San Jose and other Pacific Northwest metros rank as top rent growth centers
(June 29, 2011)—The U.S. apartment sector turned in near-record revenue growth performance in the second quarter of 2011, according to MPF Research, an industry leading market intelligence division of RealPage, Inc. (NASDAQ: RP). Occupancy climbed 0.8 percentage points during the past three months, and effective rents jumped 1.7 percent, taking the total revenue lift for the quarter to 2.5 percent. A comprehensive discussion of the nation’s latest apartment market performance results is available at www.realpage.com/MPFQ2Report.
“The last time quarterly revenue growth came in at such strong levels was at the height of the tech boom in 2000 and early 2001,” said Greg Willett, MPF Research vice president. “That previous peak was driven in large part by huge numbers posted in just a handful of tech-heavy metros, in contrast to the much broader upturn now seen all across the country.”
Average occupancy for U.S. apartments reached 94.3 percent in 2011’s second quarter. That rate is up from a low of 91.8 percent recorded at the bottom of the recent cycle in late 2009, but still below the 95.6 percent occupancy achieved prior to the recession which began in 2008.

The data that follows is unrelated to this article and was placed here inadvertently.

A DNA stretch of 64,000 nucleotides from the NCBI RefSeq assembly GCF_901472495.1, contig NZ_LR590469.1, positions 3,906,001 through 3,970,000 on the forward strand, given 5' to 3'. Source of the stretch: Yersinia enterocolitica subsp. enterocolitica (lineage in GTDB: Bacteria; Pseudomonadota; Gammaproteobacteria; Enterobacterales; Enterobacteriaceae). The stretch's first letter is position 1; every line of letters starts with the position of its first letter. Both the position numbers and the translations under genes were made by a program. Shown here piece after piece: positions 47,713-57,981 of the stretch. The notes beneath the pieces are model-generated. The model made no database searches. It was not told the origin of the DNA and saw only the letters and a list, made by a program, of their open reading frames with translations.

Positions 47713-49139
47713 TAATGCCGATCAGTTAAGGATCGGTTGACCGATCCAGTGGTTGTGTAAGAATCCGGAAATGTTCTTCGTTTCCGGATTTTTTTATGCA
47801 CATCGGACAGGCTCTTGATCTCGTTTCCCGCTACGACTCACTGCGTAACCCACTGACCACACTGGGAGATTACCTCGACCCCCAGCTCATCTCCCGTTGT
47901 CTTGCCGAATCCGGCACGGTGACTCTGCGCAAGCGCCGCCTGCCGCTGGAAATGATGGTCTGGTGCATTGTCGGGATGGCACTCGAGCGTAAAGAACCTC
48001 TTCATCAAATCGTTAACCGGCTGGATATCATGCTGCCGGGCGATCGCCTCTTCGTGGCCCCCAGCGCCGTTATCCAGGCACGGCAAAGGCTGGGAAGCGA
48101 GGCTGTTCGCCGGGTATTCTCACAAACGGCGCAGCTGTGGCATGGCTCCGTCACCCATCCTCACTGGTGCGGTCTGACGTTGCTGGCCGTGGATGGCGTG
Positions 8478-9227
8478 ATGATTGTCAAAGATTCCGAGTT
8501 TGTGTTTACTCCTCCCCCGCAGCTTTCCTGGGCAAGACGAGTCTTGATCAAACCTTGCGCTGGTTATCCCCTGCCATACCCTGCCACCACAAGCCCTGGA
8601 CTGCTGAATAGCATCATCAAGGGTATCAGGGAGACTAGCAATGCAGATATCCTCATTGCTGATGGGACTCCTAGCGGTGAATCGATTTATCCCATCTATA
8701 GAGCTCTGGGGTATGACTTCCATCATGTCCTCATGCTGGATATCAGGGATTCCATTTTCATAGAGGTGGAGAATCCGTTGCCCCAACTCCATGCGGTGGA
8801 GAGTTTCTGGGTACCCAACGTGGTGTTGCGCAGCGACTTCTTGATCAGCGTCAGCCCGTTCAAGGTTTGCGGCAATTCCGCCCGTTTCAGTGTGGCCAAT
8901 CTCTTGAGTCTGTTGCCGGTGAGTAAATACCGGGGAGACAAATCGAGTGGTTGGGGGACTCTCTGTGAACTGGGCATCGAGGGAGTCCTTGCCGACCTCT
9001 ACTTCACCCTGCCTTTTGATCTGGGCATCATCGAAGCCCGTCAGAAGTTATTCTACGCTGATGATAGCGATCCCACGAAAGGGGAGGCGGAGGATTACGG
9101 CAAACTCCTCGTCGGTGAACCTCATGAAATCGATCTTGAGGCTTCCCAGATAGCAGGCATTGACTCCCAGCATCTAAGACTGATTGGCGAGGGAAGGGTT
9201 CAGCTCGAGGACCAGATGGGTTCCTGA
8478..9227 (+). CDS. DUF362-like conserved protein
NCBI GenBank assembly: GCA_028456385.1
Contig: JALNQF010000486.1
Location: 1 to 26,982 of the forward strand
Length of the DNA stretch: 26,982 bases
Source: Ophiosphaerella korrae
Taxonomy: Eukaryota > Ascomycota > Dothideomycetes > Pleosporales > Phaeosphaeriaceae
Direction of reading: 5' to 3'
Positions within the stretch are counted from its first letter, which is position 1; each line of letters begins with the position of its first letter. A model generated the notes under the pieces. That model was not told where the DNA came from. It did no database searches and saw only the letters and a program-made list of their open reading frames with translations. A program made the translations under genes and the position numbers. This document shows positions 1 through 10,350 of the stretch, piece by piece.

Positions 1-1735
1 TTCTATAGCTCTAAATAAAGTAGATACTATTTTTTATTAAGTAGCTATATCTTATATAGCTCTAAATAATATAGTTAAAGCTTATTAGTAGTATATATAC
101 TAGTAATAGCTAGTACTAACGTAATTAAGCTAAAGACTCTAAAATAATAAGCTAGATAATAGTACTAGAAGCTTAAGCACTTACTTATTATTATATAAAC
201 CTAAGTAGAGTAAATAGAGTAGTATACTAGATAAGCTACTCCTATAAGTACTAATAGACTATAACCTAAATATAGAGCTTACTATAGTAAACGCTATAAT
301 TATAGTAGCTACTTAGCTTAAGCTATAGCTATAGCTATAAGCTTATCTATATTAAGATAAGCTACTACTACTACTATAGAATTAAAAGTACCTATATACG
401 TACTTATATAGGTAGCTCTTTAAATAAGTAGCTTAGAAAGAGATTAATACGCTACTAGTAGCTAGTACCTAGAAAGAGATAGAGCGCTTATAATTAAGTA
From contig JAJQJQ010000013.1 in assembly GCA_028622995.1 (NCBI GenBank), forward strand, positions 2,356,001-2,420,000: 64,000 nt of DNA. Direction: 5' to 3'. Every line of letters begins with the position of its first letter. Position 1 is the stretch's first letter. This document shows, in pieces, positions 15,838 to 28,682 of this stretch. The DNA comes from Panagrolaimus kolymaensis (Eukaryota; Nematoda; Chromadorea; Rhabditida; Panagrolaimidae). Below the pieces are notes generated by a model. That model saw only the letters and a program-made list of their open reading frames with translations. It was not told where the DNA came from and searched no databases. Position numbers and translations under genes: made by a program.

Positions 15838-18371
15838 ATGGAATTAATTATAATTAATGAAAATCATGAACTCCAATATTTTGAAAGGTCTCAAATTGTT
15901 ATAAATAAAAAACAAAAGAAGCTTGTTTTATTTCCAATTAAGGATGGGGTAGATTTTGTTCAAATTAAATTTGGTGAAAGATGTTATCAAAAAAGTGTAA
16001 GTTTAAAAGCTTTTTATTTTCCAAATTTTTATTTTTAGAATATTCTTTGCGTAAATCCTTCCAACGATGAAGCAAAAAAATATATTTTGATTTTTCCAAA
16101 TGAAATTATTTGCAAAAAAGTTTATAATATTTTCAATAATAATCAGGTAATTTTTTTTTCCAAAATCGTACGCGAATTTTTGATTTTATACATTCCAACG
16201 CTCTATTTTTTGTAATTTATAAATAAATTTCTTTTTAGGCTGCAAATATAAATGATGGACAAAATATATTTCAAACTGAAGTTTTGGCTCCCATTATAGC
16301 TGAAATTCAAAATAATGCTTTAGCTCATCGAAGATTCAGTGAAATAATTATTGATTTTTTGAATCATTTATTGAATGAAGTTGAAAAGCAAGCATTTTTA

Typical monthly rent increased to $1,054 as of June. The past quarter’s sizable rent jump accounted for almost half of the total 3.8 percent increase in pricing seen since mid-2010.
The return of job growth, even at muted overall levels, is helping fuel strong apartment demand, according to Willett. “While increases in total employment aren’t occurring at the pace we’d like to see, it’s important to realize that young adults, who tend to be renters rather than home buyers, are capturing a disproportionately large share of the job additions. In turn, some who previously went home to live with mom and dad or doubled up into roommate living arrangements are now forming their own households.”
Strong resident retention when leases expire also is impacting occupancy numbers, since most new renters now translate to additional net demand, rather than replacements for households leaving for other housing options.
“The churn traditionally seen in the resident base just isn’t there at this point,” Willett said. “Very few households are exiting the apartment sector to make first-time home purchases. Even the trade off from one apartment property to another is down, despite rising rents. Pricing only now is getting back to the levels that were typical prior to the start of the recession in most places. The share of income spent on rent isn’t yet out of line with the historical norm.”
Other than limiting loss of existing renters to purchase, struggles in the for-sale housing market aren’t presently a big influence on the apartment sector’s performance, according to Willett. “Household size and lifestyle preferences largely determine whether you live in multifamily or single-family product. Families who come out of foreclosed homes most often opt for single-family rentals, not apartments. That’s where housing substitution comes into play.”